The fight for workers’ rights in the gig economy is therefore still ongoing. Online sex workers, as a largely invisible gig economy sector, face a much more complex uphill battle. Much like Uber or Deliveroo drivers, online sex workers interact with workplace AI systems. Algorithms offer novel tools to direct and monitor online labour dynamics. This enables sex work platforms to encourage the hustle, categorise and racialise performers, monitor erotic performances and inhibit workers from taking customers off-site. There is no due process involved in disciplinary action like account deactivation, nor opportunity for bargaining over labour conditions. Surveillance is solely directed towards increasing profits and complying with pornography regulations – which have nothing to do with improvement of labour standards.

Image-based sexual violence

Online performers also face unique gig economy challenges. Algorithms don’t monitor abusive consumer behaviour such as the unsolicited recording and distribution of erotic performances. This practice is known as image-based sexual violence, or ‘revenge porn’, and is illegal in the UK. However, online sex workers are almost invisible in the discourse about this crime. There are no protective mechanisms built into platforms to protect them from image-based violence – again despite the seriousness of this crime.

 

This is due to an attitude that online sex workers can’t be a victim of this crime, an attitude which effectively says, ‘if they’re willing to put nude content online then how can they be victims?’ This idea is extremely harmful. There is a huge difference between sexual content which is consented to, often in what is considered a private online space, and sexual content which is stolen and distributed within freely accessible online spaces without consent. This is sexual violence and can be hugely traumatic.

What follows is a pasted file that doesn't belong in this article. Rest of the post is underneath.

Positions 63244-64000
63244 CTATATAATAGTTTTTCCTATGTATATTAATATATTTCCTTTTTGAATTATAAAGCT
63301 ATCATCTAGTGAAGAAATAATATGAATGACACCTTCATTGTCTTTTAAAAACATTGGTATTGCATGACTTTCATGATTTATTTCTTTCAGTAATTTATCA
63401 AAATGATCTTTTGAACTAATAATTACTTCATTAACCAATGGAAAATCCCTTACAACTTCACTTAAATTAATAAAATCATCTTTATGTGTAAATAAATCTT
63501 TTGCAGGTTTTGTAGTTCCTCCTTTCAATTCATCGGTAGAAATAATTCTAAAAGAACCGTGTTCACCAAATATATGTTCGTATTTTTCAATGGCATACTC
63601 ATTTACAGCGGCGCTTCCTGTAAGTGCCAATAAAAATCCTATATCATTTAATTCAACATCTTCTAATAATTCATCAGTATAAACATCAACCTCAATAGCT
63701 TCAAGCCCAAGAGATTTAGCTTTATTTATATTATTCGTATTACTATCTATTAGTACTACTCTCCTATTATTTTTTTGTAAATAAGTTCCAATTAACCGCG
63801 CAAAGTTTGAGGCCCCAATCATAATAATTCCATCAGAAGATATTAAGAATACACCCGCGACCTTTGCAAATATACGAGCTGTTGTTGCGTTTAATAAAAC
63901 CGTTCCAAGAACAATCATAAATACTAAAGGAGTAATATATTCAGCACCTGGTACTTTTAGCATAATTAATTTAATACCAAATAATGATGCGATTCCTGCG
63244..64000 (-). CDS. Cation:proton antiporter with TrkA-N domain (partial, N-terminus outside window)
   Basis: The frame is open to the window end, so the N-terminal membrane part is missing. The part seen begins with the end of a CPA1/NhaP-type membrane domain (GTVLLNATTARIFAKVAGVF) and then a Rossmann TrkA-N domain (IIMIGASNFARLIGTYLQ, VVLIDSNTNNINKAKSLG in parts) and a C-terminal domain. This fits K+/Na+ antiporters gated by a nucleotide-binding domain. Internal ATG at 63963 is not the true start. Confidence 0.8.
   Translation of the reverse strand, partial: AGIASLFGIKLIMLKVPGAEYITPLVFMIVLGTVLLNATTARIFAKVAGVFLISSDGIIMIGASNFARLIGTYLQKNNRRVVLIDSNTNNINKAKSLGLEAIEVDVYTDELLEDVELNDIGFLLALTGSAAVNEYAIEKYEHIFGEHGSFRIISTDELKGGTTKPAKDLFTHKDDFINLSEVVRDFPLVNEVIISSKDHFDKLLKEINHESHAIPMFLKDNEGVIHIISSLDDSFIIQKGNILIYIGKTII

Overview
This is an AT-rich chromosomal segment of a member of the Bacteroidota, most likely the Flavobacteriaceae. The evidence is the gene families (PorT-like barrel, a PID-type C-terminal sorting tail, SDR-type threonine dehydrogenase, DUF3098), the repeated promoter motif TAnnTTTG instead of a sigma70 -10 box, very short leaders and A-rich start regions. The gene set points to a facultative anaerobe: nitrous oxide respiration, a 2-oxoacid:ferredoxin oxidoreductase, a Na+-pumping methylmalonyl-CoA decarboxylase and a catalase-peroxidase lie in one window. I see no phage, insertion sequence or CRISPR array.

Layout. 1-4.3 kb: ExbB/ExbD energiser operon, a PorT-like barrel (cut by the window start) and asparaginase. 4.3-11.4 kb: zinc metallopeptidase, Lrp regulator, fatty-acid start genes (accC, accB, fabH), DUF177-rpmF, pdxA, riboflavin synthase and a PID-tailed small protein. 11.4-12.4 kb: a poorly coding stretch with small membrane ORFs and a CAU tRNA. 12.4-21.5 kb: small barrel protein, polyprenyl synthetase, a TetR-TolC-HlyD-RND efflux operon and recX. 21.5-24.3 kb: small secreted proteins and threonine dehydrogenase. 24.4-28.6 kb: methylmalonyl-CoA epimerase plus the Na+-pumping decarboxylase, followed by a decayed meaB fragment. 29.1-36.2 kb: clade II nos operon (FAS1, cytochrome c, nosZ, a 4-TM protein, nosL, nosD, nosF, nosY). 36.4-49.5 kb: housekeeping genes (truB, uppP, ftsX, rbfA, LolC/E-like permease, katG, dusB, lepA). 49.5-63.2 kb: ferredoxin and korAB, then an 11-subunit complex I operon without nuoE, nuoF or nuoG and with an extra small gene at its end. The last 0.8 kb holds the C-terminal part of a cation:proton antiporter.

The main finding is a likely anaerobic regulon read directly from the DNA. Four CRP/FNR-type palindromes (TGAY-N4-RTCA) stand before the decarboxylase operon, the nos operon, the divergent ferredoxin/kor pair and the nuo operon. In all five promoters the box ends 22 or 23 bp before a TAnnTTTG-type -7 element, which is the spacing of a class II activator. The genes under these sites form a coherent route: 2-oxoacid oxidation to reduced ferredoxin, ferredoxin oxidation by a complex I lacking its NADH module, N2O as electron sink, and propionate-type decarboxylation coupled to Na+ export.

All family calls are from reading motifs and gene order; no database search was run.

Due to the politics of invisibility, sex workers in general are usually forced to think of the solutions to the problems they face. For example, during Josie West’s PhD research several research participants suggested Anti-Screen Capture software to protect workers from people taking illegal screenshots and recording content. Social media platforms like Snapchat, for instance, use this technology.

 

In addition, Harper Thornhill, as an experienced online performer, believes that image-based sexual violence could be prevented in this sector by modifying the EXIF data of sexual content in the interests of sex workers. EXIF (Exchangeable Image File Format) files store data about photographs, like where the photo was taken. When content is uploaded to online platforms like Only Fans, the EXIF data is removed. This technique is called steganography, which enables data to be hidden and combined with encryption for additional protection. Harper questions whether EXIF data can be added, rather than removed, from files in a way to protect sex workers from highly sensitive content being leaked. Could platforms add EXIF data into files so that it’s clear who they belong to, who’s viewed it and in who’s inbox it’s appearing?

Institutionalised stigma

Criminalisation also puts sex workers at risk of harm and causes even deeper marginalisation. UK pornography regulations following the Online Safety Act 2023 will increasingly criminalise consumers and producers of sex work. The act makes online platforms liable for advertising of full-service sex work (illegal solicitation of prostitution), and sex trafficking victims without taking into account the impact it will have on consensual sex workers – including those in fully legal sectors like camming.